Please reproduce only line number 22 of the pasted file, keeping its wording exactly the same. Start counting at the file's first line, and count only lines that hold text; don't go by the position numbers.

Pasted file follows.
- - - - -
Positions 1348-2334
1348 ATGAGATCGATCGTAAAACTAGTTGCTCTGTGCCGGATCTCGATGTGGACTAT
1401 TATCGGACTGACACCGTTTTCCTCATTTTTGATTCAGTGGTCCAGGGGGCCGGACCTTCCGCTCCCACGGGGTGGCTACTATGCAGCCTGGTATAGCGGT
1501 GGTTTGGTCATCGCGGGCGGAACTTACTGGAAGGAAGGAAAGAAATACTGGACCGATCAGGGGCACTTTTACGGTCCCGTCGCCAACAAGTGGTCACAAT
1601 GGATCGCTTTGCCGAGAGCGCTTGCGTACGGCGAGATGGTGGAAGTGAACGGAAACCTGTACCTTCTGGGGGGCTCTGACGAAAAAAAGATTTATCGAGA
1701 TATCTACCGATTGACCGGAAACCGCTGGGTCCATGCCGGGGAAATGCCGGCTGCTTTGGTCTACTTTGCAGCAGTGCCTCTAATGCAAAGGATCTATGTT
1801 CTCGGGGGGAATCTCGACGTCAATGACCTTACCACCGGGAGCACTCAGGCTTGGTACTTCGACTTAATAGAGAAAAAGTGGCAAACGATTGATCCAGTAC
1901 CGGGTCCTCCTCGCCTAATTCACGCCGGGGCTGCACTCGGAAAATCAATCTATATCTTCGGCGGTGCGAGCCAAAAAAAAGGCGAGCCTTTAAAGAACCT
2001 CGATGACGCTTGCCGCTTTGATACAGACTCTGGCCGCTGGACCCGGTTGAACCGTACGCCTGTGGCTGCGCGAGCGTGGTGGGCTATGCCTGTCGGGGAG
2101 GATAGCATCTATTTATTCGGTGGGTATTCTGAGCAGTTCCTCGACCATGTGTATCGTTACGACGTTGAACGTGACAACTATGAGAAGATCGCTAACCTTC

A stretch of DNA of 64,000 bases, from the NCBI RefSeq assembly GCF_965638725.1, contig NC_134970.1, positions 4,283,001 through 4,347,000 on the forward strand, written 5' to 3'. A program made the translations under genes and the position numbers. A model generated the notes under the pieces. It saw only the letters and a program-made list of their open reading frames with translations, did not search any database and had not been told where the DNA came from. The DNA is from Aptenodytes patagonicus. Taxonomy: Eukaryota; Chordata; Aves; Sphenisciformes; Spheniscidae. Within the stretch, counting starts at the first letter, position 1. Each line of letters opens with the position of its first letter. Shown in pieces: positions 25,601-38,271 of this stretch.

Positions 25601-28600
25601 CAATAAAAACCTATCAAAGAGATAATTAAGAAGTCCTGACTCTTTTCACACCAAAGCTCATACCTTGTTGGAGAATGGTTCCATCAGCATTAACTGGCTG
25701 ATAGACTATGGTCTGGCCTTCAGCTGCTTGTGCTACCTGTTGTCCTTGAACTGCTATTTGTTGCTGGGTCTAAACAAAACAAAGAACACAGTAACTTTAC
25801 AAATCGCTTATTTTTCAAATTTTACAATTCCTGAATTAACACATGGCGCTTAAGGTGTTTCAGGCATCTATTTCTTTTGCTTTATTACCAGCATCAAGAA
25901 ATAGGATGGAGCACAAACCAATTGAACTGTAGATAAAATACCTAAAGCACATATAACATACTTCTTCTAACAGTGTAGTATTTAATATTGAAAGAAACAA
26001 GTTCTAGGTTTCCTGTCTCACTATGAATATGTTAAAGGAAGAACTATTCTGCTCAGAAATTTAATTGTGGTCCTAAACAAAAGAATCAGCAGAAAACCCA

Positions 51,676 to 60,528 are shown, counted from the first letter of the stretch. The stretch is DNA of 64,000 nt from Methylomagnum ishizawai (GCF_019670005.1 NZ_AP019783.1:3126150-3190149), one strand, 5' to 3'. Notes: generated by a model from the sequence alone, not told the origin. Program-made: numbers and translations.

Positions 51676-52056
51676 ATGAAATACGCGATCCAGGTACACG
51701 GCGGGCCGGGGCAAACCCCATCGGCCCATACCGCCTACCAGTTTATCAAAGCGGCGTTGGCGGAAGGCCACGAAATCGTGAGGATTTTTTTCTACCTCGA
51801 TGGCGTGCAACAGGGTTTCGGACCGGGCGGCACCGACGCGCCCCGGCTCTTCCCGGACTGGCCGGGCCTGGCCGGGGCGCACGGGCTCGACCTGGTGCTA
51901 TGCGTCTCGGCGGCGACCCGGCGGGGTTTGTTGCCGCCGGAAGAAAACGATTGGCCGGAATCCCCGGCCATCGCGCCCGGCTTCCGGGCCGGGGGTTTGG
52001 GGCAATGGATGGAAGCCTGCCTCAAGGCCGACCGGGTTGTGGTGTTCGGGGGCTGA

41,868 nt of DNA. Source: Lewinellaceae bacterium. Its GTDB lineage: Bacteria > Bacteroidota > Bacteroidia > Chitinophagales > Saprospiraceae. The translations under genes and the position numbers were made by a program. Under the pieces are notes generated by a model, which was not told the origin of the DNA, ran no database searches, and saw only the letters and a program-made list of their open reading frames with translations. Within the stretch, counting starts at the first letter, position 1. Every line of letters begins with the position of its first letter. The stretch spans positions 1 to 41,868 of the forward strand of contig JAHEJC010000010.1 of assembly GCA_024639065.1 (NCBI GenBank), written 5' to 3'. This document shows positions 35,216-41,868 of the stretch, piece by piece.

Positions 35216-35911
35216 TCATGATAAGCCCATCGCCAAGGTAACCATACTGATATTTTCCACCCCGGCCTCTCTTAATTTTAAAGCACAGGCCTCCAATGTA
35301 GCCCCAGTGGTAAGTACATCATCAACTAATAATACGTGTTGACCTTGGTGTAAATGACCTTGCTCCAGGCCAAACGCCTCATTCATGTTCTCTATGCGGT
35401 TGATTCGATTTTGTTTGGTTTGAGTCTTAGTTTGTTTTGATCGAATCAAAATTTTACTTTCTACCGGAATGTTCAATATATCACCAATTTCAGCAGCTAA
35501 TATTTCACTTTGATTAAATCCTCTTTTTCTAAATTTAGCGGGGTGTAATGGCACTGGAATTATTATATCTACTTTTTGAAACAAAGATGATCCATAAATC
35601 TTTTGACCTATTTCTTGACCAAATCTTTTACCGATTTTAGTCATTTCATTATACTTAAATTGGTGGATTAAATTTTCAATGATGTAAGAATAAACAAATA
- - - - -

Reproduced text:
51801 TGGCGTGCAACAGGGTTTCGGACCGGGCGGCACCGACGCGCCCCGGCTCTTCCCGGACTGGCCGGGCCTGGCCGGGGCGCACGGGCTCGACCTGGTGCTA